What is the Permanent Fund?
Learn more about how Alaskans successfully worked together to convert the state's non-renewable resources into the state's largest, renewable financial resource for the benefit of generations to come.
Establishing the Fund
Ten years after Alaska achieved statehood, oil was discovered on the coast of Alaska on state land. It was a huge find and when the state held the 1969 North Slope oil and gas lease sale a year later, it brought in $900 million in revenue. While there was a significant amount of debate at the time as to whether some or all of the money from the lease sale should be saved, ultimately the proceeds were used to support infrastructure and social programs throughout the young state.
In 1974, as construction of the Trans Alaska pipeline began, Alaskans were looking towards the future and deliberating on how to best utilize the anticipated mineral royalties. Many of the state’s decision makers supported putting a portion of the expected revenues into a "permanent fund," where they would be out of reach of day-to-day government spending and could generate income into perpetuity.
Alaska’s Constitution does not allow for dedicated funds, so to direct these oil revenues into a permanent fund, the Constitution had to be amended. Placing the founding language for the fund in the Constitution had the added benefit of helping protect it from being spent by the Legislature without a vote of the people. A Constitutional Amendment requires a majority vote of the people of Alaska and one establishing the Permanent Fund was approved 75,588 to 38,518 in 1976.
Alaska Constitution Article IX, Section 15
Section 15. Alaska Permanent Fund.
At least twenty-five percent of all mineral lease rentals, royalties, royalty sale proceeds, federal mineral revenue sharing payments and bonuses received by the State shall be placed in a permanent fund, the principal of which shall be used only for those income-producing investments specifically designated by law as eligible for permanent fund investments. All income from the permanent fund shall be deposited in the general fund unless otherwise provided by law.
Establishment of APFC
On February 28, 1977, the Permanent Fund received its first deposit of dedicated oil revenues totaling $734,000. Investments consisted almost entirely of bonds, while the Legislature had a four-year public discussion regarding whether the Permanent Fund should be managed as an investment fund or as an economic development bank.
Governor Jay Hammond signed a bill in 1980 creating the Alaska Permanent Fund Corporation (APFC) for the purpose of managing investments. One of the goals when creating the Corporation was to protect the fund from political influence through the establishment of a six-member Board of Trustees, who serve as fiduciaries.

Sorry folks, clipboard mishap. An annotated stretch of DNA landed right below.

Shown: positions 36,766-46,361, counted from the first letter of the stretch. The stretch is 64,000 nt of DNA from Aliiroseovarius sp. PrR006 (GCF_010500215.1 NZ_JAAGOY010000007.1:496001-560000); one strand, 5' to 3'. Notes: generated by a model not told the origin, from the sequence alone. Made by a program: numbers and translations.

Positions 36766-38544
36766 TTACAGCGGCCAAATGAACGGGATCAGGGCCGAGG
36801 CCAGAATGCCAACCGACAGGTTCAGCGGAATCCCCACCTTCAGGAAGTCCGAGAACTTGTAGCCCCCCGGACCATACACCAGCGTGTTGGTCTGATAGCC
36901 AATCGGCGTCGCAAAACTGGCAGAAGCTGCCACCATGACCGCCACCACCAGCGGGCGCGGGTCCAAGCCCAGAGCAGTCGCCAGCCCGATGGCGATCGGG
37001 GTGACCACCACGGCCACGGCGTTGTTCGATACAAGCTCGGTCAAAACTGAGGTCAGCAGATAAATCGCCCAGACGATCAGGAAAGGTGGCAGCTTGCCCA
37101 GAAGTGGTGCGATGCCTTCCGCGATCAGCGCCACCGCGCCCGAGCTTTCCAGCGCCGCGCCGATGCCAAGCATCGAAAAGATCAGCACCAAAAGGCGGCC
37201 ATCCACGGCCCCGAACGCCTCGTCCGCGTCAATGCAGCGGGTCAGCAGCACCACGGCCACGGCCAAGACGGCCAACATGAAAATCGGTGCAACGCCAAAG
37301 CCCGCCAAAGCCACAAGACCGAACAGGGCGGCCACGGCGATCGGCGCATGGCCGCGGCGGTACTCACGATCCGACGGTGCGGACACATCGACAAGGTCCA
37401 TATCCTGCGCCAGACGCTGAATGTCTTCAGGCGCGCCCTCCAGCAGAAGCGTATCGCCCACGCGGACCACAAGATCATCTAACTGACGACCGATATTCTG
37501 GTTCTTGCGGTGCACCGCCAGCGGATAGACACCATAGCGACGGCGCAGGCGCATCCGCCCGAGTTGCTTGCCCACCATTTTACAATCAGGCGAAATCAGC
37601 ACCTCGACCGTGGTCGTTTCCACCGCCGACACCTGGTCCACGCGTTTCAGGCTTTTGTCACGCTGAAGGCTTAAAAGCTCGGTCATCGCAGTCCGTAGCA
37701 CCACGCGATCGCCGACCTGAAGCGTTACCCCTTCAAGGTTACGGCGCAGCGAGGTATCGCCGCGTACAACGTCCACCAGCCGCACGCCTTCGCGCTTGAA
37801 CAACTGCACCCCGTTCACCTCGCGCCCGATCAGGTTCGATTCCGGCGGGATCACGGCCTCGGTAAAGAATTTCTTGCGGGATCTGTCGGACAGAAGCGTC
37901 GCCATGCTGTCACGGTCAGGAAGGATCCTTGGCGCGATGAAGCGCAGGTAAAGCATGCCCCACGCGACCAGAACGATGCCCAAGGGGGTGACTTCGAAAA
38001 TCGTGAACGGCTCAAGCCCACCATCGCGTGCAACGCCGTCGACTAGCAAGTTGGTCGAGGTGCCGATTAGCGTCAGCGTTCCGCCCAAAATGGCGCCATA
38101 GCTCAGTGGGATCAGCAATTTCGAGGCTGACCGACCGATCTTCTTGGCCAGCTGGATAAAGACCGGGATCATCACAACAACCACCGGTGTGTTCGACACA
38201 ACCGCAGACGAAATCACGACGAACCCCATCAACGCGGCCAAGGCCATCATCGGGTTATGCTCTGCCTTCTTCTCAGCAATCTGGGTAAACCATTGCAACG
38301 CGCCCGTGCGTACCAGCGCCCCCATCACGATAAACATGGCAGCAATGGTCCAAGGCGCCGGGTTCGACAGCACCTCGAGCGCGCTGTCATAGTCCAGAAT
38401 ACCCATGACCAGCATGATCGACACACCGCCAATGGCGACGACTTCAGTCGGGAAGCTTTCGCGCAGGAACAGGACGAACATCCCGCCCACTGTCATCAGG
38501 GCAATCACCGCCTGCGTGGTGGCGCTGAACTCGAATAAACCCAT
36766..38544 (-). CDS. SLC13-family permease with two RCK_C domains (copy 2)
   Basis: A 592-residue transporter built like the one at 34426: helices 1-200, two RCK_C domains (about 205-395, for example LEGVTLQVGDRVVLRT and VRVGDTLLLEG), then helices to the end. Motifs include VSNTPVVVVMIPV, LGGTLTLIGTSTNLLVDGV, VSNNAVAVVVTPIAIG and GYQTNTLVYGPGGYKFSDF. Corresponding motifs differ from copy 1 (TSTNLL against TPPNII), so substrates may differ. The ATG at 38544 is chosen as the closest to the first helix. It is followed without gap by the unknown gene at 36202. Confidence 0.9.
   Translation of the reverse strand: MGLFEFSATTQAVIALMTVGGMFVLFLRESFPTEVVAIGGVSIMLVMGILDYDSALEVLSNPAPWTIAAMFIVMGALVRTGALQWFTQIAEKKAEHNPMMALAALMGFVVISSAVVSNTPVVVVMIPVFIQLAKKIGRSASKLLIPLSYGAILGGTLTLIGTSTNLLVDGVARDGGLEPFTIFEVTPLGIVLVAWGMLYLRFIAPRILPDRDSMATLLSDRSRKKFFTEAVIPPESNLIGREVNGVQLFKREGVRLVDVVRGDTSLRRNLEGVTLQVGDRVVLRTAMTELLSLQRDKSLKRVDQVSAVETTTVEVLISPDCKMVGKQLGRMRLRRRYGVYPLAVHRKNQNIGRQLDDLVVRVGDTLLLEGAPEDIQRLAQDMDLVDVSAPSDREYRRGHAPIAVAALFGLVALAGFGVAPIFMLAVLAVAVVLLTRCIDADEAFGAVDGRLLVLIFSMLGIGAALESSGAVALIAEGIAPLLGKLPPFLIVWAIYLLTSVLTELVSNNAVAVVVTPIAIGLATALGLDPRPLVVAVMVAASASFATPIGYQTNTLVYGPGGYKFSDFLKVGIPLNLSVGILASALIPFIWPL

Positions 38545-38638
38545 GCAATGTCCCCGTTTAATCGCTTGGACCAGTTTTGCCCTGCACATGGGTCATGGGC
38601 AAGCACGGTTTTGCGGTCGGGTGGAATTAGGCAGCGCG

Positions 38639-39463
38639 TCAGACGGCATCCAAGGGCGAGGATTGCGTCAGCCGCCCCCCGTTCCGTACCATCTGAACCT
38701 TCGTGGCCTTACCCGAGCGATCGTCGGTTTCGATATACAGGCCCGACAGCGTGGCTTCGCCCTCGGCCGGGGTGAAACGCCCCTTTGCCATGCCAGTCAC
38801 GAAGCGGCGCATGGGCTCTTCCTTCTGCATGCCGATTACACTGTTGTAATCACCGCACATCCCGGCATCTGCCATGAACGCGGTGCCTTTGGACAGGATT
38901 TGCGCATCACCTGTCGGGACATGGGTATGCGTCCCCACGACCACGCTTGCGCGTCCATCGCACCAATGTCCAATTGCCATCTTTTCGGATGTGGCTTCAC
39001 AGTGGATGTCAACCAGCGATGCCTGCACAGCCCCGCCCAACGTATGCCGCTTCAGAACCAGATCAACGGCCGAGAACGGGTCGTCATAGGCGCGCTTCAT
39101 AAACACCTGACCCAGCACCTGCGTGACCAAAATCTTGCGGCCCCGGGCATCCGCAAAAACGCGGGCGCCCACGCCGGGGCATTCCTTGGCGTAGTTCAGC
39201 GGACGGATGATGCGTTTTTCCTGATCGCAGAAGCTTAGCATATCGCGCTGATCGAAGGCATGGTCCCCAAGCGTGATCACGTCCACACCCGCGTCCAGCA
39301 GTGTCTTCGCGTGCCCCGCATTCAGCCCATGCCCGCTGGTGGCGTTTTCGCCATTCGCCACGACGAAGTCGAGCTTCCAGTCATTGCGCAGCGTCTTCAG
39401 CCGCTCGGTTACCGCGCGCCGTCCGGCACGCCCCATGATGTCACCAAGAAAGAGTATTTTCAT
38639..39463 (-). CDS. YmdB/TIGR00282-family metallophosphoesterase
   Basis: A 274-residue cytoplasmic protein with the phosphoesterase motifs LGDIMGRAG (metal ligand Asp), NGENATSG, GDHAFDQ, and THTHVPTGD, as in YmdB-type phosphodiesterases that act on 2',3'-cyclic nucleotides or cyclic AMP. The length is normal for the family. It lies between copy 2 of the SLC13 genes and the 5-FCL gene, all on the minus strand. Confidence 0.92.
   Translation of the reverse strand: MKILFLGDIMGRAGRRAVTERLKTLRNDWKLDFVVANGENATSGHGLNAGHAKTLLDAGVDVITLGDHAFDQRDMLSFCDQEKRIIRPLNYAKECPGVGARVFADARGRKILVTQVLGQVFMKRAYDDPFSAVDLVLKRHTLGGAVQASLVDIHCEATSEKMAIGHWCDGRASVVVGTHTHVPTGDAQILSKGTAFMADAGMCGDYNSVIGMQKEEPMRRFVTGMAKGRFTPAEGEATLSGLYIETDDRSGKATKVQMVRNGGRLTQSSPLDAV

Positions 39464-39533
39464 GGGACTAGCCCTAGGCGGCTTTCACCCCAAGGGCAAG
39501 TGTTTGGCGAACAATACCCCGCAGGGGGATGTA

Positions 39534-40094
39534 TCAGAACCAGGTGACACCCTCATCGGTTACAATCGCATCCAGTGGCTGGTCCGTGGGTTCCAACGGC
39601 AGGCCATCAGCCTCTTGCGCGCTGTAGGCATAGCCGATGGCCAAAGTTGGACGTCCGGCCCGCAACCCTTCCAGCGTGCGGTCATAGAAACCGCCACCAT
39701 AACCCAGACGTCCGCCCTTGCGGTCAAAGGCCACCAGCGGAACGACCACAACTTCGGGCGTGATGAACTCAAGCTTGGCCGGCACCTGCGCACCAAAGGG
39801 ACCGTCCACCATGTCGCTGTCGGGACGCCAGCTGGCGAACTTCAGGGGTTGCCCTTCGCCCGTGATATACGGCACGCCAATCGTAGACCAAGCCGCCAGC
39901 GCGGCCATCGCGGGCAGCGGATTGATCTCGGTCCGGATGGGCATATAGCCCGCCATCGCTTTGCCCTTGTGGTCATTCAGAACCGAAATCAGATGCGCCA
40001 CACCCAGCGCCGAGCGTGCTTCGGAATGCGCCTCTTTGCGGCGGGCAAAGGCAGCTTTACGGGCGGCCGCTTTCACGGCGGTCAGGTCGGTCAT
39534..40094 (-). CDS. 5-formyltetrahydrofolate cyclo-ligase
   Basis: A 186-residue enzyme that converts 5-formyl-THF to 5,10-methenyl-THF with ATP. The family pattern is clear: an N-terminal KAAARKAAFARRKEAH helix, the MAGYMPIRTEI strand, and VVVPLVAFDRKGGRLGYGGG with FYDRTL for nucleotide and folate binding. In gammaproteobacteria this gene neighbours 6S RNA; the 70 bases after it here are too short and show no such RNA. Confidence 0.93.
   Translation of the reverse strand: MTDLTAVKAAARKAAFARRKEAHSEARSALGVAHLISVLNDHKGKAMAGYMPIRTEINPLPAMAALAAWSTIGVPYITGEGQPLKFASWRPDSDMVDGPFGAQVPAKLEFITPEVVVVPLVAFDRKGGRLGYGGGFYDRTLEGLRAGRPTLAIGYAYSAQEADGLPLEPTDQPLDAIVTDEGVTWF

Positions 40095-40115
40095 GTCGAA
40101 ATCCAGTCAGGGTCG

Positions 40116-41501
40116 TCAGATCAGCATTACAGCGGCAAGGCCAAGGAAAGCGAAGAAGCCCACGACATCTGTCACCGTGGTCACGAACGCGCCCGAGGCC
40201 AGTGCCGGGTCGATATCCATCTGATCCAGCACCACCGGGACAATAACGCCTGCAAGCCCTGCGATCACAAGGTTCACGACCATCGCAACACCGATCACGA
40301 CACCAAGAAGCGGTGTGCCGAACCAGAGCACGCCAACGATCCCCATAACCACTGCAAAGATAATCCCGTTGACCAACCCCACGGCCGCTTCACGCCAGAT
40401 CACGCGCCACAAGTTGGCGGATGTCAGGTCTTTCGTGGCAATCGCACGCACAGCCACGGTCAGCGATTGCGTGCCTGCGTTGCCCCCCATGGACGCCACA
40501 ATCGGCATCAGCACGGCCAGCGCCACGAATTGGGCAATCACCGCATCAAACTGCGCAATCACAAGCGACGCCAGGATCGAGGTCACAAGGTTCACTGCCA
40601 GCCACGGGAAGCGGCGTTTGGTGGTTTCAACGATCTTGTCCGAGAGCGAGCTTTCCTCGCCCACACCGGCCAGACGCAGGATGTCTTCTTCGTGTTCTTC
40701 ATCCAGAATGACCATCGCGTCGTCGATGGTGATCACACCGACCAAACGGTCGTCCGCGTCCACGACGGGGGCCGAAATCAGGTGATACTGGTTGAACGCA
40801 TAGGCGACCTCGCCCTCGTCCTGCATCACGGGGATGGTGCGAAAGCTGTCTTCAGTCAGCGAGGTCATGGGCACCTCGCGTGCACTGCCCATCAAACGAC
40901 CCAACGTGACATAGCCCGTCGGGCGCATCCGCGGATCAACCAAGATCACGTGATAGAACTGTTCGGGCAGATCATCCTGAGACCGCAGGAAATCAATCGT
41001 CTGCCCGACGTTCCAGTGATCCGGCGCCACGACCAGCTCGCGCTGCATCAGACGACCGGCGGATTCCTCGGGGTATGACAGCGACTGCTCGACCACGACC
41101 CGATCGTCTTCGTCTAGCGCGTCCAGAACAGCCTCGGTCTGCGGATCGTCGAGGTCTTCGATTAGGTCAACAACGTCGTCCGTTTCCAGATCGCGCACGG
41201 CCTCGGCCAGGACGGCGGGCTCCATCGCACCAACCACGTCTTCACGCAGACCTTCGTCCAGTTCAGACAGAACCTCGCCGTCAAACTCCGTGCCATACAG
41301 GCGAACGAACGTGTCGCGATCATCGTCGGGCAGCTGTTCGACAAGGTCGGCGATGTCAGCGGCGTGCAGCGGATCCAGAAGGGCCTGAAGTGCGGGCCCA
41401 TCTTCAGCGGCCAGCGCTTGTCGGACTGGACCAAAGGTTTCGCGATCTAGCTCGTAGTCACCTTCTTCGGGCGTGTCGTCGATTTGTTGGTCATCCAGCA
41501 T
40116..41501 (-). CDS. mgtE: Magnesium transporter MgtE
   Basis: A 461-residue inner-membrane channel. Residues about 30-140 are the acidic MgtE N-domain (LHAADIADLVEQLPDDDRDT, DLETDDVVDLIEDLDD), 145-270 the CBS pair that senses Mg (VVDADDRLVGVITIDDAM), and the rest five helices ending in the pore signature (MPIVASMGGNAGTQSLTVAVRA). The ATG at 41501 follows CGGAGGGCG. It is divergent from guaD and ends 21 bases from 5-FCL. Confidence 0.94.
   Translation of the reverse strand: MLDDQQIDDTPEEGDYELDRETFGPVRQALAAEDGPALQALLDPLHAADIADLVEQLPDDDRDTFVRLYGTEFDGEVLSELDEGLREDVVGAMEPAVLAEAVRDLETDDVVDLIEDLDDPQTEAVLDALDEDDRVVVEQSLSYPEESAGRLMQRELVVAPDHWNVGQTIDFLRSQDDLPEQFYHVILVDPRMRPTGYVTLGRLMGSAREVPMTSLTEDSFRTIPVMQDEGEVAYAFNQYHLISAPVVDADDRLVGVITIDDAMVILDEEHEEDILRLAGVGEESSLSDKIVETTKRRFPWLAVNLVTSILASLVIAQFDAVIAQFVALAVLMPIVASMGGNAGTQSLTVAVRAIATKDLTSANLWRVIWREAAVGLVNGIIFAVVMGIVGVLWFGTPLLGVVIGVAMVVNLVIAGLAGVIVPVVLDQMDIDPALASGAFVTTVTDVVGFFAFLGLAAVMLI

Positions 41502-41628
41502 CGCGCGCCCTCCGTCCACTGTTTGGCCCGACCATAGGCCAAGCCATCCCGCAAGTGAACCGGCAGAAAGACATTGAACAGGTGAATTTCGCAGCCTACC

APFC’s first Board of Trustees was established with Elmer Rasmuson as Chair, Thomas Williams as Vice-Chair, Wilson Condon, Peter McDowell, George Rogers and Robert Ward as members.
Also in 1980, the Legislature approved the Permanent Fund Dividend program. The first dividend check of $1,000 was distributed two years later.
Timeline of the Fund and APFC
In 2010, APFC celebrated its 30th anniversary and created this video highlighting the history of the Fund and the Corporation.
AN Alaskan's Guide to the Fund
Alaska is more reliant than ever on the Permanent Fund. The Alaskan's Guide to the Permanent Fund explains the basics on the Alaska Permanent Fund, its history, how APFC manages and invests these assets, and its essential role in Alaska's future.
1980 Trustee Paper 1
Public Investment in Alaska, Essays from the Early 1980s
1989 Trustee Paper 3
The Role of the Permanent Fund in Alaska's Fiscal and Economic Future
1997 Trustee Paper 5
The Early History of the Alaska Permanent Fund
1999 Trustee Paper 6
The Role of the Permanent Fund in Alaska's Future: The Principles and Interests Project
In the classroom
We hope that the resources provided here and throughout our website will be useful in helping you teach about the Alaska Permanent Fund and the Corporation that manages and invests these assets for all generations of Alaskans.
This section includes a presentation and three quizzes for secondary level students. We recommend that teachers instruct students to use the web site to research the answers. An Alaskan's Guide to the Permanent Fund is also a valuable resource.
Teachers may wish to download the PowerPoint or quizzes to use their classes. The presentation contains a notes section to help teachers deliver the concepts to their students.